Coronavirus (COVID-19) Vaccine
The news of the approval of coronavirus vaccines in the UK has provided a sense of hope. Whether you want your vaccine as soon as it becomes available to you, or you’re a bit hesitant about getting it, it’s important to rely on information you can trust.
Is the vaccine safe?
All vaccines have been assessed and approved by The UK regulators. Each vaccine is safe and offers a high level of protection against becoming severely unwell. No one will receive a vaccine that has not been approved or shown to be safe.
When will I get the vaccine?
Coronavirus vaccines will be made available to all adults at some point and we don’t know exactly when this might be.
The Government has prioritised certain groups and the initial priority groups are set out below, starting with those considered high priority:
- Older adults that are a resident in a care home and their care workers.
- Everyone aged 80+ and all health and social care workers.
- Everyone aged 75+.
- Everyone aged 70+ and all those considered clinically extremely vulnerable and have been shielding.
- Everyone aged 65+.
- Everyone aged 16-64 with an underlying health condition which puts them at higher risk of becoming seriously unwell, and unpaid carers.
- Everyone 60+.
- Everyone 55+.
- Everyone 50+.
Age is the most important risk factor for being admitted to hospital and dying from coronavirus, so the oldest age groups and older people living in care homes are a top priority.
It is possible that the guidance on priority groups may change as more information becomes available on the individual vaccines and groups listed above.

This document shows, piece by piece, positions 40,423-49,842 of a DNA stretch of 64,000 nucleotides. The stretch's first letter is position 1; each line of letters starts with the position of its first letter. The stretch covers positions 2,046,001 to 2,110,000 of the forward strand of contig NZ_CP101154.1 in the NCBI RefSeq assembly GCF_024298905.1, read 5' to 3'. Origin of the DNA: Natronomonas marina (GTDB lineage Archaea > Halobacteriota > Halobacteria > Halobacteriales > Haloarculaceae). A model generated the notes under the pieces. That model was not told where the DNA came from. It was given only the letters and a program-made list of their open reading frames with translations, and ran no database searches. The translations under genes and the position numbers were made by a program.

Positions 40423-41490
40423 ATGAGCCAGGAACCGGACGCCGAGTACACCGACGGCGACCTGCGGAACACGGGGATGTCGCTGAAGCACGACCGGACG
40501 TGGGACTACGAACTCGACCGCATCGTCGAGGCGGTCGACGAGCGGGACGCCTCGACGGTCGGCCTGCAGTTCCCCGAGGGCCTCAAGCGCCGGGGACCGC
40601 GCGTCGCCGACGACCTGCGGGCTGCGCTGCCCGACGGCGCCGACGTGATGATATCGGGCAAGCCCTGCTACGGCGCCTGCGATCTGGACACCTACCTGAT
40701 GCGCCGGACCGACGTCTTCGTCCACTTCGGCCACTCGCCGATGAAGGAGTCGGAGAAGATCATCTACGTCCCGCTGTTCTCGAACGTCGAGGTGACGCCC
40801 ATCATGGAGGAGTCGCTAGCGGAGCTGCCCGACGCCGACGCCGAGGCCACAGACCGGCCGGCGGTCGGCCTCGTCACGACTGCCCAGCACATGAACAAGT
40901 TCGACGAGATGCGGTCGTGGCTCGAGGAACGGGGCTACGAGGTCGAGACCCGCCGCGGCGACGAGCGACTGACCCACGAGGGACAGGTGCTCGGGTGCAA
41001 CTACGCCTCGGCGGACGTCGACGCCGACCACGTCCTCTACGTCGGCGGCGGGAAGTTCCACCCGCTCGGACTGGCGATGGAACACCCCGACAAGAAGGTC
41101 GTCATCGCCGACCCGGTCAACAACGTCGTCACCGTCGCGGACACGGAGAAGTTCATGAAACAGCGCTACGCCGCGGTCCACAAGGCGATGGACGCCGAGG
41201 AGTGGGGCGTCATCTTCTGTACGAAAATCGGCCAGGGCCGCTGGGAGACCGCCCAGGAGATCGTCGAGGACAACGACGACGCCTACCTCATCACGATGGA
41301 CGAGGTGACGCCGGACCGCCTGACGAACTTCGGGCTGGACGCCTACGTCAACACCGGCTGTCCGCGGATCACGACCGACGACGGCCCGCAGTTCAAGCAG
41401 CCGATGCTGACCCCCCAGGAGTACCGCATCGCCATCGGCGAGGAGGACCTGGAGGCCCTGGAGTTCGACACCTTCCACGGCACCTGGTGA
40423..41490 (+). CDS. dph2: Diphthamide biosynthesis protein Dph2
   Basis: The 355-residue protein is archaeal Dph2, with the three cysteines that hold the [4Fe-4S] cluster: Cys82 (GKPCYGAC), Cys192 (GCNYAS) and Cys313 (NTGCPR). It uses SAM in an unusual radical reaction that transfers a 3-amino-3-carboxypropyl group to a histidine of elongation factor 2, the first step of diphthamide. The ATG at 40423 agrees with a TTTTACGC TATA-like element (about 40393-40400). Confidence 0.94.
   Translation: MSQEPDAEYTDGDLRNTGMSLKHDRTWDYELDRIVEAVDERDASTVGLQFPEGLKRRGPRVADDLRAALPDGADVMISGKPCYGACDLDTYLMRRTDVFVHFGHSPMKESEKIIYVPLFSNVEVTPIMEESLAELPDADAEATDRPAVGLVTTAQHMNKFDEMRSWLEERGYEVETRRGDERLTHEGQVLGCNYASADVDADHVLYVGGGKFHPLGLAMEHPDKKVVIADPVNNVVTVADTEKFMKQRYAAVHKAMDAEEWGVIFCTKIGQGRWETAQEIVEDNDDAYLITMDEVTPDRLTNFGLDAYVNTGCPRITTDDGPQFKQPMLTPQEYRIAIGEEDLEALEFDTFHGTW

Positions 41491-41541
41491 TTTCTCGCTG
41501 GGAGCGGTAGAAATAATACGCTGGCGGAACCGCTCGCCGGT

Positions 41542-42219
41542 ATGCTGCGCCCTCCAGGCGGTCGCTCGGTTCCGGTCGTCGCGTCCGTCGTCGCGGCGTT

How can I get the vaccine?
Currently the top six priority groups listed above are eligible for the vaccine. If you’re aged 70 and over or clinically extremely vulnerable, then you don’t need to wait to be contacted but can book an appointment at a vaccination centre or pharmacy site online here or by calling 119 between 7am and 11pm. Those in priority groups five and six should still wait to be contacted. Health and social care workers and care home vaccinations should be organised by your employer or care home.
To book an appointment it would be helpful to have your NHS number, which you can get from communication from the NHS or from some medications, but if you’re registered with a GP you can still book without an NHS number. You’re able to book an appointment on behalf of someone else.
If a suitable appointment isn’t available or it’s not possible for you to attend a larger vaccination centre, for example if you’re unable to travel to the vaccination centre or you are housebound then you can contact your GP practice and they can support you to access a more local option.
There’s no time limit for getting vaccinated. If you’ve already been contacted about an appointment and haven’t taken it up or you’ve declined, and you’re in one of the top six priority groups then you’re still able to book a vaccine and can either follow the instructions above on booking an appointment.
Where will I get the vaccine?
Vaccinations will take place at one of the following settings:
- at a hospital
- in the community – through GPs and pharmacists
- in specially designated vaccination centres
- in your home if necessary.
The number of vaccination sites is increasing all the time to help vaccinate as many people as possible.
If you can't travel to get a vaccine, you will still be contacted. The NHS is working on special arrangements for people who are housebound.
What will happen at my appointment?
Make sure you arrive on time but not too early for your appointment to minimise contact between people getting vaccinated. Where possible you should attend alone for social distancing measures, however if you need support in attending then one carer or family member can attend the appointment with you.
Remember a face covering if you’re able to wear one and practice social distancing and good, regular hand washing to prevent the spread of infection.
When you attend your appointment, you’ll be asked: